TERRY KELLY introduces the current points system for Fife canaries and comments on the recent near-obsession with length

WHEN exhibited, the Fife canary falls into the category of “type” canaries, along with the Border and Norwich. In other words, the shape more than anything determines how good a show bird it is. On the other hand new colours, for example, are judged mainly on the quality of their colour, while roller canaries are judged on the quality of their song.

To see an example of the ideal model, obtain one of Andy McEwan’s excellent paintings of Fifes and hang it in your birdroom to compare your own birds from the side angle to this perfect model. The only problem is that a painting (no matter how good) is only two-dimensional and my views on judging shape from above are well documented in this series.

Nevertheless, it is an ideal starting point. You need to see a top-quality exhibit moving from perch to perch and from all angles to appreciate the “type” in a Fife at its very best. One of the finest examples I saw last year was Barry Cauldwell’s clear yellow cock, which looked to be the perfect Fife on the occasions I saw it. It was best clear yellow cock at the North of England Fife FCC show. Barry is a good example of a young fancier showing patience, working with a small family of birds and only bringing in a good bird as an outcross.

These are the sort of things I emphasised so much last month. Fanciers north of the Border have always been in the forefront with the Fife going back many years, but it is good to see a young fancier coming through to fly the Scottish flag in the future. Viewing a Fife from all angles is vital and that is why it is shown in an all-wire cage. It shares the Dewar cage with the Border canary – another one where it is essential to have different views of the bird. One advantage to sharing this cage is that many fanciers keep both birds, as I did for a few years, and a second set of show cages is not necessary.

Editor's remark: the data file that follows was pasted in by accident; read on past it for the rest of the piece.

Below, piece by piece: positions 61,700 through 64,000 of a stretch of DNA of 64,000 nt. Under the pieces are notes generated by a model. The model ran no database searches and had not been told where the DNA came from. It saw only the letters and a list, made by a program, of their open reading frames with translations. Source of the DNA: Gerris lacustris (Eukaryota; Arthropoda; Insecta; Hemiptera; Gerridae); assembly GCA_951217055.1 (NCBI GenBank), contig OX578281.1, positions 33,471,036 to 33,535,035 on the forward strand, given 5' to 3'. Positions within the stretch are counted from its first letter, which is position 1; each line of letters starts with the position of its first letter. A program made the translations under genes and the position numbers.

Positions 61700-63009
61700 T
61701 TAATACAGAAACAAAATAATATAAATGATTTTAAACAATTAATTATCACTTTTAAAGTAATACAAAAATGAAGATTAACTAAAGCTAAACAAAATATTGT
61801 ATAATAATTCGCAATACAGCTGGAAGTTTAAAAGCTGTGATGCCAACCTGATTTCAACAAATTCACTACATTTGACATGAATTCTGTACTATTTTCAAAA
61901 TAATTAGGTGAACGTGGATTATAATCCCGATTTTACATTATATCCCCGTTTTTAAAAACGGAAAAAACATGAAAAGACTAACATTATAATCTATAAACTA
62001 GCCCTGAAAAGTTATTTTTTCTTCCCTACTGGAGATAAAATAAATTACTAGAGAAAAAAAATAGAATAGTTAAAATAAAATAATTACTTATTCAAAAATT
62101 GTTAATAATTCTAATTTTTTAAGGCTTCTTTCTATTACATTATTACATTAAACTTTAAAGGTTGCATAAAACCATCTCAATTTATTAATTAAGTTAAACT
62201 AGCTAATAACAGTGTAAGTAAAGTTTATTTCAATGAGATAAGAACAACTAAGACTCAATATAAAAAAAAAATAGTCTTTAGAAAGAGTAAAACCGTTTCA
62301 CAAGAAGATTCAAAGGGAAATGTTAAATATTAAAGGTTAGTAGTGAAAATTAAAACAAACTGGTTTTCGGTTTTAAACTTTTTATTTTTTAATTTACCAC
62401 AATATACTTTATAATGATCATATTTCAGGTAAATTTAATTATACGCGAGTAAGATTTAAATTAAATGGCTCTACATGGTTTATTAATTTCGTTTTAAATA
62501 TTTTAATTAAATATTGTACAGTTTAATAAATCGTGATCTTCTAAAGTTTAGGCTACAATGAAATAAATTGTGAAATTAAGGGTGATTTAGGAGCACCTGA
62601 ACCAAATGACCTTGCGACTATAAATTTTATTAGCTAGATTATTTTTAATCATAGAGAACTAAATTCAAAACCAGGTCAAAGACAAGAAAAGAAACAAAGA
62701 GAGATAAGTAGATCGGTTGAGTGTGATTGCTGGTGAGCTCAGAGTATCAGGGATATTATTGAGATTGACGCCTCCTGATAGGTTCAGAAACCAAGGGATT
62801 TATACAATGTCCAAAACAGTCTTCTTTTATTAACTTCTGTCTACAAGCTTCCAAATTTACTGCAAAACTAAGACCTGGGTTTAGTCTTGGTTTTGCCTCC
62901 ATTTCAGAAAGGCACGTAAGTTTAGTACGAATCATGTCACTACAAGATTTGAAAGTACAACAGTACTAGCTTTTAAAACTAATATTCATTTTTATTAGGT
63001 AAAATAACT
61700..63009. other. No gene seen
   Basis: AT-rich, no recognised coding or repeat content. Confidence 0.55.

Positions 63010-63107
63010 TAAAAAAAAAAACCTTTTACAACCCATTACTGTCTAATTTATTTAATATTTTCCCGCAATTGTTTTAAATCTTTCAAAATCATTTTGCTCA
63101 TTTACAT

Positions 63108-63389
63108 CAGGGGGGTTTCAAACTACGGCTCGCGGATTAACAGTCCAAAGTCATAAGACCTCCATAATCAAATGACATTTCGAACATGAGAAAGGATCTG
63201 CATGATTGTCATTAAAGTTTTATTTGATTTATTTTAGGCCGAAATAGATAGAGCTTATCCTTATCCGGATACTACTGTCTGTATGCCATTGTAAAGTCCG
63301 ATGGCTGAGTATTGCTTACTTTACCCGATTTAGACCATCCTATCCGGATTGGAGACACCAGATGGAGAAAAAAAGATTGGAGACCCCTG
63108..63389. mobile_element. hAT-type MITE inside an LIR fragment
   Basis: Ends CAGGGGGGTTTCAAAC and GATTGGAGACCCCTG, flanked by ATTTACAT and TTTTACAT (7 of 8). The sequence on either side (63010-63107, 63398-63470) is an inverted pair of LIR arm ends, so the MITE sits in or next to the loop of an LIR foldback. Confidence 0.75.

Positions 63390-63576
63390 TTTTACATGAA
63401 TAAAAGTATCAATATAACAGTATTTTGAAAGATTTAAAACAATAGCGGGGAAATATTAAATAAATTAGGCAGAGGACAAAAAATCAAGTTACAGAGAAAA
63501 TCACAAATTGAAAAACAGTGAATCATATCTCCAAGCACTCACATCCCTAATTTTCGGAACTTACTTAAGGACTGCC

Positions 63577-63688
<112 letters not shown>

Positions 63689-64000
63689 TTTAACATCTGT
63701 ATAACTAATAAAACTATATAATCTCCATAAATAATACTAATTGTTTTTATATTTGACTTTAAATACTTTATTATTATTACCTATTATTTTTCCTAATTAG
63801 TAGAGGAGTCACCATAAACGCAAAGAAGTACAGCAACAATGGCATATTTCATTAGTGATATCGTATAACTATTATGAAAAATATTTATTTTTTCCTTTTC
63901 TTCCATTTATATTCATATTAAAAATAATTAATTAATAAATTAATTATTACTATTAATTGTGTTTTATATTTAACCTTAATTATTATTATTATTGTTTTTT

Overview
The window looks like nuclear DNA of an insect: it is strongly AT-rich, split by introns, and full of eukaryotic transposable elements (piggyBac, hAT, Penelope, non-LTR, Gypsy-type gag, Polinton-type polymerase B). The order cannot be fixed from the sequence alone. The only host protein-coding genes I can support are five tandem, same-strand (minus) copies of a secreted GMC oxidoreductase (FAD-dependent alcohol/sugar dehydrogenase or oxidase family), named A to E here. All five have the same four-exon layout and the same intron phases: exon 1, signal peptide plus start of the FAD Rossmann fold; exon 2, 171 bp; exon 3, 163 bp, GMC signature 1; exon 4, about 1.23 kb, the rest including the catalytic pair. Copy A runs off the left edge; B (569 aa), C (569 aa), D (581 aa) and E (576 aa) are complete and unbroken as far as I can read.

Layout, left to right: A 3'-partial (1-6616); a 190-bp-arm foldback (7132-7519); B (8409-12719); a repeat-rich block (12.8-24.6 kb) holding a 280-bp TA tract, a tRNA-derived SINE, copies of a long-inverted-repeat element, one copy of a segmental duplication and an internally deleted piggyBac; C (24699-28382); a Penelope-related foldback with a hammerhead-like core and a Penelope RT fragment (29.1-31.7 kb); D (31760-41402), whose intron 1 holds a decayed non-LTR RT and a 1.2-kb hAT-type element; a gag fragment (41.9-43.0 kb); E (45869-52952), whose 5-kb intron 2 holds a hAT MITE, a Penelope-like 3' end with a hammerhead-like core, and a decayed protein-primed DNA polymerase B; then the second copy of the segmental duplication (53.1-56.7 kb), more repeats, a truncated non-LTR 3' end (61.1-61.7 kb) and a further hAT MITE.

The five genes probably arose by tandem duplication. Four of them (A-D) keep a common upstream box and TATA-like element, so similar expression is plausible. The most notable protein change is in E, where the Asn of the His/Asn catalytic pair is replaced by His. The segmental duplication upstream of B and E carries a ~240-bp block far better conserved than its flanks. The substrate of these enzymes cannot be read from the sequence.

All varieties of type canary have a points system broken down into several categories. Before I look at each in detail, I will look at one in particular where the Fife is concerned: “size”. For as long as I can remember there has been more animated emotion around this topic than all the others put together. The ideal length (no one mentions ideal width in this points system) is 11cm (4¼in) and this aspect is allocated 25 points. This has prompted irrational statements about Fifes such as “it’s lost 25 points right away” if the bird is over this length.

Similarly, the length for a Border canary should be 14.6cm (5¾in) – keep it serious! My National Exhibition Border clear yellow cock in the year 2000 was 18cm (7in) long and I haven’t seen them getting smaller since then. Judge the Fife as a whole and not in bits and pieces from the list of categories of the model. (I will explain more on judging in a future issue.)

The thorny subject of size in Fifes was an emotive subject 30 years ago and no doubt will still be long after I am dead. I must say, however, that I have never seen any Fife fancier in all these years who had really good Fifes jumping up and down about size. The current breakdown of points is allocated as: head, 10; body, 10; wings, 10; legs, five; plumage, 10; position, 10; tail, five; colour, 10; health, five; size, 25. Total: 100.

Terry Kelly is the author of the bestselling The Fife Canary, available from: www.fifecanaries.com


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